Android 8.0 (Oreo)'s rollout for the Nokia 8 officially begins today, according to HMD Global's Chief Product Officer, Juho Sarvikas. He took to Twitter to officially announce that the update was ready for the general public, and would be rolling out over the next two days to all unlocked units, though some carrier Nokia 8 units may have their updates held by their carriers for testing. Twitter user Robin provided a screenshot of the update screen on their Nokia 8, which shows that users can expect faster bootup times and the November 2017 security patch alongside all of the usual Oreo goodness. The update weighs in at 1,518.1 MB, and will bring an unlocked Nokia 8's version number up to version 4.35J.
Android Oreo for the Nokia 8 had been in beta testing status since October 25, available only to those signed up for the Beta Labs program. Users gave Nokia the feedback it needed to patch up any major issues present in a fairly short amount of time, and on November 10, Sarvikas announced that the beta test was successful and the company was ready to begin building the final update and getting it approved for an official rollout. It's been two weeks since then, and the rollout is now officially upon us. As an aside, Sarvikas announced that Beta Labs will be coming to the Nokia 6 and Nokia 5 in the near future.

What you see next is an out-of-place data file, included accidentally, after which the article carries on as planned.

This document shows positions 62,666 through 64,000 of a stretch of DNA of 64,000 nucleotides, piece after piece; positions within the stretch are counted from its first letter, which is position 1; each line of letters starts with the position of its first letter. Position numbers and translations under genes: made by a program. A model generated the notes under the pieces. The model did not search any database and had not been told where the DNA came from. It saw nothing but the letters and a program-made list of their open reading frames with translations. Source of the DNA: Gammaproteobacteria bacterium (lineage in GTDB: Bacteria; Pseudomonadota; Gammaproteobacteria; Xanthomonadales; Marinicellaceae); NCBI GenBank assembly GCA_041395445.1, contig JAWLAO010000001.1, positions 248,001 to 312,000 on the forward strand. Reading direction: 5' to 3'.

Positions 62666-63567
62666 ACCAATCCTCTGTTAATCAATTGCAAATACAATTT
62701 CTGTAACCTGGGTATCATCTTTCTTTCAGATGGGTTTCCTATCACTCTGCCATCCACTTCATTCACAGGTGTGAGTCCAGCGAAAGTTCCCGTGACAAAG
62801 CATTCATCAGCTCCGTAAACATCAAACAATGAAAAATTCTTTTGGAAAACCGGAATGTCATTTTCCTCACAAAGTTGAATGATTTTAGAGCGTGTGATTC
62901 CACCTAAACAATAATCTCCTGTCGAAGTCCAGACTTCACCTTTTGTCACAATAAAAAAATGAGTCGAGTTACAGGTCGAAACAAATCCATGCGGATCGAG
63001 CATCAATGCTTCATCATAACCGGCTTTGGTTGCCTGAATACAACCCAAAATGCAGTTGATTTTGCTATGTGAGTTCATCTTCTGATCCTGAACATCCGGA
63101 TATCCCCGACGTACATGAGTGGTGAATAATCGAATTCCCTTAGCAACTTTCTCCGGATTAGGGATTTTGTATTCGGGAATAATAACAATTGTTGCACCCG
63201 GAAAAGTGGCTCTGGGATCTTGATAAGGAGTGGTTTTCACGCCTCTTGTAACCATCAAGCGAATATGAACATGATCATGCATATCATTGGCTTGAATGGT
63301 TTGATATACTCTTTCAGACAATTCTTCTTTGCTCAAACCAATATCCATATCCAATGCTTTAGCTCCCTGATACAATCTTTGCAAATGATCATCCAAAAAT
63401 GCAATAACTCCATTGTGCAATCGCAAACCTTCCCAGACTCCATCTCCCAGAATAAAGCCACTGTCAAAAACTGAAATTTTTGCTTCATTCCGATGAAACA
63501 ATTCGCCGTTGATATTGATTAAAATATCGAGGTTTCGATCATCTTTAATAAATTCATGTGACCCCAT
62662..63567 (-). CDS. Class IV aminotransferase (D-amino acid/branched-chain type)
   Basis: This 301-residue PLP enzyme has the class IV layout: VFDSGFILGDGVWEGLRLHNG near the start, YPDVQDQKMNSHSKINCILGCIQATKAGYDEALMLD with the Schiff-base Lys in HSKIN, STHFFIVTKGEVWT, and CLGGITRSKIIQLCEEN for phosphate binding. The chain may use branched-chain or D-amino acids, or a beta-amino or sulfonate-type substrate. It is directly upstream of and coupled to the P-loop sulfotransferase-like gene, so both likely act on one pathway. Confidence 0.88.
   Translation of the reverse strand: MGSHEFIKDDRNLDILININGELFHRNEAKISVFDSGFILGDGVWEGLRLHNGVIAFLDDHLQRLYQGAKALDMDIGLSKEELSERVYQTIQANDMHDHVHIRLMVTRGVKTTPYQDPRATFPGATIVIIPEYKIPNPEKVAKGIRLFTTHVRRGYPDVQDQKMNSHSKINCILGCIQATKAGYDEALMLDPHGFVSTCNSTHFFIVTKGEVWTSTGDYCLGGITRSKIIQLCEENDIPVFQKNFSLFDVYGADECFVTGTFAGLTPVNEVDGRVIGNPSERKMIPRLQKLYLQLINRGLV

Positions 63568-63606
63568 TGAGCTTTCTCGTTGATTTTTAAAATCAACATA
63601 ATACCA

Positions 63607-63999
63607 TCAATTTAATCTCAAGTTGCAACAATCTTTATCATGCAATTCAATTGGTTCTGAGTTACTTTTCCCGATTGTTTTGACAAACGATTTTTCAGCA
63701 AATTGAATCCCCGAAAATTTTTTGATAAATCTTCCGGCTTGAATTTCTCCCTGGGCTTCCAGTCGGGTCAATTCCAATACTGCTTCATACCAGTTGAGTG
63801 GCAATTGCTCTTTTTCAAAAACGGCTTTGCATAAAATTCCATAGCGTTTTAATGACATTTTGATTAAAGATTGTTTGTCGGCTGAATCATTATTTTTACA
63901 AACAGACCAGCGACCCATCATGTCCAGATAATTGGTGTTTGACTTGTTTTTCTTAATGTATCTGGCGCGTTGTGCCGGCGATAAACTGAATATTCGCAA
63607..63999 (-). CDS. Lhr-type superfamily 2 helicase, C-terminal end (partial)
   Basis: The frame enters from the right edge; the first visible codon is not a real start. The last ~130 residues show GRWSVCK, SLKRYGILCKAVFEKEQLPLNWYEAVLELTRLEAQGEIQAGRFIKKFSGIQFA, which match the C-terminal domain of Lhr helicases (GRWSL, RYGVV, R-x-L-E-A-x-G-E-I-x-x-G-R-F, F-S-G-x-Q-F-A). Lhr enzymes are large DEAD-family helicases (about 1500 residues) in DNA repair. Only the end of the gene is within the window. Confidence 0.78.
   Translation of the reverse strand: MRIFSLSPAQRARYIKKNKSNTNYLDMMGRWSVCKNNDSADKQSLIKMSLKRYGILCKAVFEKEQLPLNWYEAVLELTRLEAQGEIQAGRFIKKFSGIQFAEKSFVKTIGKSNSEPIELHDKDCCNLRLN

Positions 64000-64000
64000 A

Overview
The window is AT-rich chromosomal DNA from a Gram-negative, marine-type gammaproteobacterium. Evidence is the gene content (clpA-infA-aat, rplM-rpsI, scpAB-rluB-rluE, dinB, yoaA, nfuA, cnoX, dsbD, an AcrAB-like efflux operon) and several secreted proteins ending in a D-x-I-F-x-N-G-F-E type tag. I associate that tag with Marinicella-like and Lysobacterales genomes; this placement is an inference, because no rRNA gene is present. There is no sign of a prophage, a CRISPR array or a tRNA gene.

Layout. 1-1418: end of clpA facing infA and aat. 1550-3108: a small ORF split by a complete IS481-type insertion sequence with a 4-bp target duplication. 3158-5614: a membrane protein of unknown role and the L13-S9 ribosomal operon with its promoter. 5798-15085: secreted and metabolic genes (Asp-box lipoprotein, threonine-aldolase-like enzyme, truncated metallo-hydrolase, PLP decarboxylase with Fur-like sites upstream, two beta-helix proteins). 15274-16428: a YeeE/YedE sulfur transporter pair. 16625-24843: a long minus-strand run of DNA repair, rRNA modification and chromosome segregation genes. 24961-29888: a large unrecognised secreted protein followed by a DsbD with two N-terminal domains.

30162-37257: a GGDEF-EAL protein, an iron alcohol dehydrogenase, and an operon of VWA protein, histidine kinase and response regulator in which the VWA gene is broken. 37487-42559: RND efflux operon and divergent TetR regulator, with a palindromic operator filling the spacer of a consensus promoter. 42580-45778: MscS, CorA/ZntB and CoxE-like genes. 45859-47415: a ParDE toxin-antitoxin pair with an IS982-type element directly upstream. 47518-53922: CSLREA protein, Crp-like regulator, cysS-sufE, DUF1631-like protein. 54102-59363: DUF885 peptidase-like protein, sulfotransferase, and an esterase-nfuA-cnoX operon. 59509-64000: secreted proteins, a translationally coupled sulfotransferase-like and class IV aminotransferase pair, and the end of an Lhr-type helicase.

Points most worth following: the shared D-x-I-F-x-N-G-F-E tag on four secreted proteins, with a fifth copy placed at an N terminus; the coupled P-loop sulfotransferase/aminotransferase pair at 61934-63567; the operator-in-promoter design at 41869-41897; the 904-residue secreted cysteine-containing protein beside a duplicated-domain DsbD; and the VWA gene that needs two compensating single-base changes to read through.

The Nokia 8, as a refresher, is Nokia's flagship option for this year, and it debuted back in August, packing Android 7.1.1 (Nougat) out of the box. The phone has the same powerful Qualcomm Snapdragon 835 chip in it as most other flagships for 2017, which enables features like onboard machine learning and Qualcomm's Quick Charge 3.0. Working in concert with that processor, you'll find either 6GB or 4GB of RAM depending on the storage configuration chosen, which can be either 64GB or 128GB. Both cameras on the device are 13-megapixel affairs, and a 3,090mAh battery keeps the 5.3-inch 1440p screen lit up. A fingerprint scanner and IP54 durability certification round out the plain yet well-built package, leaving the phone as a distinctly "everyman" option in the modern flagship phone scene.